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Sukkot, which begins Sunday, is called by our sages, “The season of our rejoicing.” But why should we rejoice?
Just this week, we beat our chests, repented of our wrongs and begged for forgiveness. We reviewed the sins in which we wallowed for the last year, and promised to try to do better. On Yom Kippur, we read Isaiah and were reminded that although we “seek God daily,” what we are really doing is a pretense. God is not fooled when we ask, “Why, when we fasted, did You not see? When we starved our bodies, did You pay no heed?” and answers, “Because on your fast day you see to your business and oppress all your laborers!” when what God wants of us is “to share your bread with the hungry, and to take the wretched poor into your home; When you see the naked, to clothe him.”
On Yom Kippur, we fast, and perhaps some few of us leave the fast and go to do these things — but how many of us?
Rabbi Shemuel Ben Meir, a French rabbi of the 12th century known as the Rashbam, explains:
Why do I command you to [live in a sukkah]? Do not say in your hearts, “My own power and the might of my own hand have won this wealth for me. Remember that it is the Lord your God who gives you the power to get wealth” (Deut. 8:17-18). Therefore, the people leave houses filled with good at the harvest season and they dwell in sukkot as a reminder that they had no property in the desert or homes to inhabit. This is why God designated Sukkot at the harvest season, so that a person’s heart should not grow haughty because of houses filled with everything good, lest they say: “Our hands made all of this wealth for us.”
He is actually summarizing. The passage reminds us that in the good land, where there is abundance of everything, we are in danger of forgetting who we are: “when thou hast eaten and art satisfied, and hast built goodly houses, and dwelt therein; when thy herds and thy flocks multiply, and thy silver and thy gold is multiplied, and all that thou hast is multiplied; then thy heart be lifted up, and thou forget the LORD thy God…and thou say in thy heart: ‘My power and the might of my hand hath gotten me this wealth.” (Deut. 8:11-17)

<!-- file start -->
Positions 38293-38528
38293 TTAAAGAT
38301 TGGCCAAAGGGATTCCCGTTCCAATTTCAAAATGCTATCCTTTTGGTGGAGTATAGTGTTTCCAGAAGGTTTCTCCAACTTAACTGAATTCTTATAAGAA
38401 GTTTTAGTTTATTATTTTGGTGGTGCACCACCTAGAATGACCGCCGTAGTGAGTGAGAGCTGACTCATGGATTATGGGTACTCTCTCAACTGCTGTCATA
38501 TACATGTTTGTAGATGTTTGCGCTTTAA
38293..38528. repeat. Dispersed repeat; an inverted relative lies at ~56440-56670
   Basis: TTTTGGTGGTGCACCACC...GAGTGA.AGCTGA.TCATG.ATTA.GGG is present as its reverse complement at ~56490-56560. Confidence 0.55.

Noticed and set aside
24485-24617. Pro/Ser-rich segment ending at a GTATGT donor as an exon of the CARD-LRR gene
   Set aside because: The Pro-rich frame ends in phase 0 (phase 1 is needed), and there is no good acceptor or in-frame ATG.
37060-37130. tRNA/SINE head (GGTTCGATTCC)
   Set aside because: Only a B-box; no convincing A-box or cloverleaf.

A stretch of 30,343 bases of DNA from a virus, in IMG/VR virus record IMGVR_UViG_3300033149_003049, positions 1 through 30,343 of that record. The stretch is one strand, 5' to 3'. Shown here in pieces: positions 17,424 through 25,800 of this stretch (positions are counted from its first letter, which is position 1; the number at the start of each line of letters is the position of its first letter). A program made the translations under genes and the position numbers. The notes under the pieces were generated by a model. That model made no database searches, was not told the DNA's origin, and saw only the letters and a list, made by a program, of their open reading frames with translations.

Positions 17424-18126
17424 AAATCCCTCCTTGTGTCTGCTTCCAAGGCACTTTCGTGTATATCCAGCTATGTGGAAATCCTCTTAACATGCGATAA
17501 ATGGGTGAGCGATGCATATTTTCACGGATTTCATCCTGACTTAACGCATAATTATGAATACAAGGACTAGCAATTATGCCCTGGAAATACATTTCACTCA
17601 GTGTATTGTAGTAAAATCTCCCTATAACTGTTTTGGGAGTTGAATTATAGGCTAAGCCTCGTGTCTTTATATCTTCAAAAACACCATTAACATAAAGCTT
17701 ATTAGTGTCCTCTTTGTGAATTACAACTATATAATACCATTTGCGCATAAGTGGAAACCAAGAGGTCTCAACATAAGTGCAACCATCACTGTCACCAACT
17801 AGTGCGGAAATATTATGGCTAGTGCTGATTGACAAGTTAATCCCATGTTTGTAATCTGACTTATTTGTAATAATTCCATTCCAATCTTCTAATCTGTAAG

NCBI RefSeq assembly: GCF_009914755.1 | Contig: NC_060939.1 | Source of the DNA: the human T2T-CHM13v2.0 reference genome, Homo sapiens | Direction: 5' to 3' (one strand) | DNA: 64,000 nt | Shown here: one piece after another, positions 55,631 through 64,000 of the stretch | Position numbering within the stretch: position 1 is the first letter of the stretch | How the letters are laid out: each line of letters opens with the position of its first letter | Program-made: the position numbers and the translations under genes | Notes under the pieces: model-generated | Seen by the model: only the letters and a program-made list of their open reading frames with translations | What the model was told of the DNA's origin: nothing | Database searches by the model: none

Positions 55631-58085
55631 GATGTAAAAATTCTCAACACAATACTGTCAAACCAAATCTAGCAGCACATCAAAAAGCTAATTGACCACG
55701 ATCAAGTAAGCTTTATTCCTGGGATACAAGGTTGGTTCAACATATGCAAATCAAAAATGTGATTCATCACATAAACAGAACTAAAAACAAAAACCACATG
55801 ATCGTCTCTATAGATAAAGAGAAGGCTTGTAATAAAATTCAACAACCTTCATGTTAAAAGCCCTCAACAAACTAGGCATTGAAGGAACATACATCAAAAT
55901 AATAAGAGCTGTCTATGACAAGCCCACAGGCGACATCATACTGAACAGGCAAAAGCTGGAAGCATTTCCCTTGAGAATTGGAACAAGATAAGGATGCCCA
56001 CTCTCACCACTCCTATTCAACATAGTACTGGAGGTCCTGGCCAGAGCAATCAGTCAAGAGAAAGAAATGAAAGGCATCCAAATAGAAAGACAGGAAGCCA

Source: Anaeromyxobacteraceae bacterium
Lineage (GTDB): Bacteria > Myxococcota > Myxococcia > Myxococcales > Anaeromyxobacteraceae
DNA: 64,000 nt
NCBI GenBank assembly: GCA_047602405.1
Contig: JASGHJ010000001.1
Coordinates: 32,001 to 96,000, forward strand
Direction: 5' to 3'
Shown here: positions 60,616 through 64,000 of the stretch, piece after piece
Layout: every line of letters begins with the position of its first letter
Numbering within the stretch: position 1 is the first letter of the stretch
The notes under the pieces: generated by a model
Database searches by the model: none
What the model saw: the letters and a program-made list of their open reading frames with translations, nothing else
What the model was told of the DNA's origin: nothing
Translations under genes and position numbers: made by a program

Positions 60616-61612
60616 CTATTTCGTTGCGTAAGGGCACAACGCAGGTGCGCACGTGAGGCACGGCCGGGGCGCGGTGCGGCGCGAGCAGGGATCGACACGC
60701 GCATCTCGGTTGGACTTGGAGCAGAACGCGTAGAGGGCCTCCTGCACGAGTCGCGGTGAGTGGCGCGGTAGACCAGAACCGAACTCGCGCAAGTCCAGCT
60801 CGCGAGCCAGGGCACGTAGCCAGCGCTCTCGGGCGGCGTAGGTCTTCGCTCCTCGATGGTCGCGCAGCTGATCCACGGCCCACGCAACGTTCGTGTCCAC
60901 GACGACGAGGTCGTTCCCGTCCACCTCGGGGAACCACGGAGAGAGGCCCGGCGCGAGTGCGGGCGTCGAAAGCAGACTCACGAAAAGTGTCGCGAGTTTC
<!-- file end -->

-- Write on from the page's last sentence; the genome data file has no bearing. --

It is precisely the clean clothes, the wealth in our hands, the choice to eat or to fast — they give us the illusion that what we have is what we deserve, rather than that it is ours by grace. On Yom Kippur, even as we repent, we may be thinking about work, or about what we’re going to eat later.
Contrast this with Sukkot — on Sukkot we live in our father Abraham’s tent, that tent open on all sides to welcome those who need food and shelter. On Sukkot, we are earthy, earthly, creatures who get wet in the rain and dirty sleeping on the ground. We are reminded that we have nothing, really, and must rely on the kindness and grace that comes to us. We live the truth. And this should bring us joy. It is the moment in which we can remember that we are no different than any homeless person we see on the street. Perhaps we are just luckier.
And when we invite the ushpizin — the sacred guests — into our sukkah, perhaps that will prompt us, once the week is over, that repentance is not enough without returning to the real, imperfect, smelly world and doing something with the grace offered to us.
Rabbi Samson Raphael Hirsch writes, “The sukkah will remove the bonds and suffering of Sheol from humanity, whose conduct supported it. Despite the mistaken and misleading concept of respecting material goods and property as if they were deities, humanity will renounce them, turn heavenward, and then God will bring it under its sukkah of peace, which will then be spread over all the peoples of the earth, and the one, unique God will then be for all humanity and his name will be One.”
Pronounced: SOO-kah (oo as in book) or sue-KAH, Origin: Hebrew, the temporary hut built during the Harvest holiday of Sukkot.
Pronounced: sue-KOTE, or SOOH-kuss (oo as in book), Origin: Hebrew, a harvest festival in which Jews eat inside temporary huts, falls in the Jewish month of Tishrei, which usually coincides with September or October.